In Sligo we walked twice a day, once after lunch and once after dinner, to the same gate on the road to Knocknarea; and at Rosses Point, to the same rock upon the shore; and as we walked we exchanged those thoughts that never rise before me now without bringing some sight of mountain or of shore. Considering that Mary Battle received our thoughts in sleep, though coarsened or turned to caricature, do not the thoughts of the scholar or the hermit, though they speak no word, or something of their shape and impulse, pass into the general mind? Does not the emotion of some woman of fashion, caught in the subtle torture of self-analyzing passion, pass down, although she speak no word, to Joan with her Pot, Jill with her Pail and, it may be, with one knows not what nightmare melancholy to Tom the Fool?
The ordinary human eye can’t ever see what a person is really thinking or feeling during the immediate chaos of violent motion, the camera’s technical eye, oscillating between presence and absence, can frame and arrest that person with thoughts in place...
Does the imagination dwell the most
Upon a woman won or a woman lost?
doc-u-ment: TEACH, SCHOOL, INSTRUCT…To provide with factual or substantial support for statements made or a hypothesis proposed esp: to equip with exact references to authoritative supporting information: to construct or produce (as a movie or novel) with a high proportion of details closely reproducing authentic situations or events…
Seeing that a vision could divide itself in diverse complementary portions, might not the thought of philosopher or poet or mathematician depend at every moment of its progress upon some complementary thought in minds perhaps at great distance? Is there nation-wide multiform reverie, every mind passing through a stream of suggestion, and all streams acting and reacting upon one another no matter how distant the minds, how dumb the lips? A man walked, as it were, casting a shadow, and yet one could never say which was man and which was shadow, or how many the shadows that he cast. Was not a nation, as distinguished from a crowd of chance comers, bound together by this interchange among streams or shadows; that Unity of Image, which I sought in national literature, being but an originating symbol?
I have loved watching films all my life. I work in the poetic documentary form, but didn’t realize it until I tried to find a way to write an essay about two films by Chris Marker…
From the moment when these speculations grew vivid, I had created for myself an intellectual solitude, most arguments that could influence action had lost something of their meaning. How could I judge any scheme of education, or of social reform, when I could not measure what the different classes and occupations contributed to that invisible commerce of reverie and of sleep: and what is luxury and what necessity when a fragment of gold braid, or a flower in the wallpaper may be an originating impulse to revolution or to philosophy? I began to feel myself not only solitary but helpless.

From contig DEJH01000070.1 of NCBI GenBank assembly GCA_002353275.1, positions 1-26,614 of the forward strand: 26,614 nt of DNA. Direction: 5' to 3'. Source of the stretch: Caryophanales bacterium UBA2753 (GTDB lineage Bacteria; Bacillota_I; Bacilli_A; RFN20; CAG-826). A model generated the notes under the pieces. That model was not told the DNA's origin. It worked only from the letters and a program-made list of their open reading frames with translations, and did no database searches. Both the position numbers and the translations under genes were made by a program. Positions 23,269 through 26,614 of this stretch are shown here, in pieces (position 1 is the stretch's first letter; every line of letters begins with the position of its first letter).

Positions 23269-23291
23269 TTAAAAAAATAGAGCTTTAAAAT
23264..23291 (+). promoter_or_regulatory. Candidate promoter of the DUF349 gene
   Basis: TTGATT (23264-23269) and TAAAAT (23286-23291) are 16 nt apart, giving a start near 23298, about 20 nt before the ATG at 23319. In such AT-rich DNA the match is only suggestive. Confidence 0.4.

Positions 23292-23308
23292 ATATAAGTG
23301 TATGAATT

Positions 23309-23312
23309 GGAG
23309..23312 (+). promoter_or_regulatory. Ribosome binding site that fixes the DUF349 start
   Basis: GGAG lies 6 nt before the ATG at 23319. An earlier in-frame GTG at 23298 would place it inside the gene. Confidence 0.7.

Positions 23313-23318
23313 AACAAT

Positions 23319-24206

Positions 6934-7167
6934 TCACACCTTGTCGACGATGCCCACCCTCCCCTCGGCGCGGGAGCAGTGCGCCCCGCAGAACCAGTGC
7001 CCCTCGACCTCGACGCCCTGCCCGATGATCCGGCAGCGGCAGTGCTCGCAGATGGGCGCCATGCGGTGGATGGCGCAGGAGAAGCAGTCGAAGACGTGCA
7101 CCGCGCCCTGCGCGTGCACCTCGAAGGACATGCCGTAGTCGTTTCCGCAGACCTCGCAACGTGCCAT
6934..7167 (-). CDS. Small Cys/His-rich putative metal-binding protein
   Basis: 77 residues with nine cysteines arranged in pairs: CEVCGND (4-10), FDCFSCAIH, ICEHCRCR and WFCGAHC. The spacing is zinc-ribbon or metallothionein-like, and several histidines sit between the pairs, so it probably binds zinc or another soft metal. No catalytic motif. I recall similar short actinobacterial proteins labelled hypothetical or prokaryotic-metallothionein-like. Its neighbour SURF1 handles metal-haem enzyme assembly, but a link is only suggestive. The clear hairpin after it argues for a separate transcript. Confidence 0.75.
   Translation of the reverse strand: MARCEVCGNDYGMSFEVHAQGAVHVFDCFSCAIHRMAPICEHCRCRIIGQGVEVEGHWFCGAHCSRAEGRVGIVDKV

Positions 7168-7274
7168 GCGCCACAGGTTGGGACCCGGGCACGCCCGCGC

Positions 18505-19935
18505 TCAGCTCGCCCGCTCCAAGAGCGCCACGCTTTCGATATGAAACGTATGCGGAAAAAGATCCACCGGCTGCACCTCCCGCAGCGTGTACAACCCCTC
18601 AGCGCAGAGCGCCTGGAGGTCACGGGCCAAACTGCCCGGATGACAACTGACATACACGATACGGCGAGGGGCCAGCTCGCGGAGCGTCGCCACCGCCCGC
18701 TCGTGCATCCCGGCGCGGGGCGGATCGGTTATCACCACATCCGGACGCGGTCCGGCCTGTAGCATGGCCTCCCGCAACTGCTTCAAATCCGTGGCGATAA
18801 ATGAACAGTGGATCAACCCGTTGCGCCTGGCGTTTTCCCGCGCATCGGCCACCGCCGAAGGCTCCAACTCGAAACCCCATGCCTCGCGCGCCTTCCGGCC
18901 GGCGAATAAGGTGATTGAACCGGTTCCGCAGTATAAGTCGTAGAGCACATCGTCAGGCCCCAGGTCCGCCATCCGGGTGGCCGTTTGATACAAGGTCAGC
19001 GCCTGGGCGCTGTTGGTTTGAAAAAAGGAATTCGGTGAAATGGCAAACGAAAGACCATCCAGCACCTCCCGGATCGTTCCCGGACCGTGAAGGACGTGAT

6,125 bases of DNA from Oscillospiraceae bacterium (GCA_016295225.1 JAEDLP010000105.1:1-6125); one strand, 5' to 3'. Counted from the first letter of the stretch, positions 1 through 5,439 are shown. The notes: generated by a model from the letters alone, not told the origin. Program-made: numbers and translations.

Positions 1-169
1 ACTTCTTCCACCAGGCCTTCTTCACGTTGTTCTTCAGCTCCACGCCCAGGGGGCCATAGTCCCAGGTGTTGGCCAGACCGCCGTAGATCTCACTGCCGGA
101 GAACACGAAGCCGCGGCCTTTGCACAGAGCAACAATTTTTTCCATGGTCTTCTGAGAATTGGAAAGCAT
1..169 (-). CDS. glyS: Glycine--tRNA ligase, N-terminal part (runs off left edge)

The protagonist of La Jetee has been granted to watch, as a child, his own death. The unknown woman, object of his wish, subject of his gaze, sometimes calls him her “Ghost.” “Hamlet. Farewell, dear mother. King. Thy loving father, Hamlet. Hamlet. My mother. Father and mother is man and wife, man and wife is one flesh; so my mother. Come, for England.”
He loses her to look for her. Escape into air from living underwater, she could be his mother glimmering into sight…
Even when no facts of experience were denied, might not what had seemed logical proof be but a mechanism of change, an automatic impulse? Once in London, at a dinner party, where all the guests were intimate friends, I had written on a piece of paper, “In five minutes York Powell will talk of a burning house,” thrust the paper under my neighbor’s plate, and imagined my fire symbol, and waited in silence. Powell shifted conversation from topic to topic and within the five minutes was describing a fire he had seen as a young man. When Locke’s French translator Coste asked him how, if there was no ‘innate ideas,’ he could explain the skill shown by a bird in making its nest, Locke replied, “I did not write to explain the actions of dumb creatures,” and his translator thought the answer “very good, seeing that he had named his book A Philosophical Essay upon Human Understanding.” Henry More, upon the other hand, considered that the bird’s instinct proved the existence of the Anima Mundi, with its ideas and memories. Did modern enlightenment think with Coste that Locke had the better logic, because it was not free to think otherwise?